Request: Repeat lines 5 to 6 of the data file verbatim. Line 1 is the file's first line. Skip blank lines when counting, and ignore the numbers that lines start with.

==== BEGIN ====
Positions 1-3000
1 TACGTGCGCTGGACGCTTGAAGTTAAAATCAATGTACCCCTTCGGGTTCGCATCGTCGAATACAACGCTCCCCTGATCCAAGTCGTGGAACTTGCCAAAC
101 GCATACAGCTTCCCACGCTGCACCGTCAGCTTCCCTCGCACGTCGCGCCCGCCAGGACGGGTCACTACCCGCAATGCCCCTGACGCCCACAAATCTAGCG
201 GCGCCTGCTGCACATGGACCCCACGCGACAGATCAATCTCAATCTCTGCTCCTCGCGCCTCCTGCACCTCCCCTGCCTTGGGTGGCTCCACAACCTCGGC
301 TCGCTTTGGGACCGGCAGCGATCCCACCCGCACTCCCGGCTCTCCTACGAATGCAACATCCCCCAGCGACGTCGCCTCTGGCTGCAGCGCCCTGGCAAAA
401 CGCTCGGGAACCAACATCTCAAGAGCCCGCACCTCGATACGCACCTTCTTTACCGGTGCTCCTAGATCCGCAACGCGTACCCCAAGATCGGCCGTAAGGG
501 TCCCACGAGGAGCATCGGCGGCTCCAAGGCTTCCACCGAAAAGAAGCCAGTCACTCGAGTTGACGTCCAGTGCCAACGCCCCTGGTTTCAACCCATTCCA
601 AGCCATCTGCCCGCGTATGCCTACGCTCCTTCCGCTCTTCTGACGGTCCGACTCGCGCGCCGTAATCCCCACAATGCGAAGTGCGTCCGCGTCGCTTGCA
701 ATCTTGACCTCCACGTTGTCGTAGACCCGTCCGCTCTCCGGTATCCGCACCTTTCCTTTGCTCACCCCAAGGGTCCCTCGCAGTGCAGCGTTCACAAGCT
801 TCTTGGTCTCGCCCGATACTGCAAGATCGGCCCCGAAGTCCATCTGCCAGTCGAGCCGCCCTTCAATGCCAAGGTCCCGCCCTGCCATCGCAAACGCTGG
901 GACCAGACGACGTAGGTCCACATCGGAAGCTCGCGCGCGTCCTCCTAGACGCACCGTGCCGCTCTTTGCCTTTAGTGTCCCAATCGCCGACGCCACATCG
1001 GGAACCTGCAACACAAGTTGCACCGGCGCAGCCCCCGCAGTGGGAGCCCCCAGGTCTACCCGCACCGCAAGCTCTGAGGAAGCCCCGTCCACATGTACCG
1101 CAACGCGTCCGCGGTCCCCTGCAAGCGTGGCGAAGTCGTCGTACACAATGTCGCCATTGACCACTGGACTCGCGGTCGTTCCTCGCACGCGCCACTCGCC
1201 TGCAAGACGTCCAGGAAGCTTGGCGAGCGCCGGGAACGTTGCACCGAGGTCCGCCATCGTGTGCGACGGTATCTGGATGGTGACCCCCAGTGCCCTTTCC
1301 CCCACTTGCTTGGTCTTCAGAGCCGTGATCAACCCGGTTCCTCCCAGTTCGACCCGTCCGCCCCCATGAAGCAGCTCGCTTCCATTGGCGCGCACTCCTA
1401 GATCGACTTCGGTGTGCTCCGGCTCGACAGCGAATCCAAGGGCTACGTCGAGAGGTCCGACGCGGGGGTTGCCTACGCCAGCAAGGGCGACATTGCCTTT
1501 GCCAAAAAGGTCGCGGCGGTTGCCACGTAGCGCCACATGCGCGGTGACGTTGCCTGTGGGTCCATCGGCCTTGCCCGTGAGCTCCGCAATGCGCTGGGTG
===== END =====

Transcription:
301 TCGCTTTGGGACCGGCAGCGATCCCACCCGCACTCCCGGCTCTCCTACGAATGCAACATCCCCCAGCGACGTCGCCTCTGGCTGCAGCGCCCTGGCAAAA
401 CGCTCGGGAACCAACATCTCAAGAGCCCGCACCTCGATACGCACCTTCTTTACCGGTGCTCCTAGATCCGCAACGCGTACCCCAAGATCGGCCGTAAGGG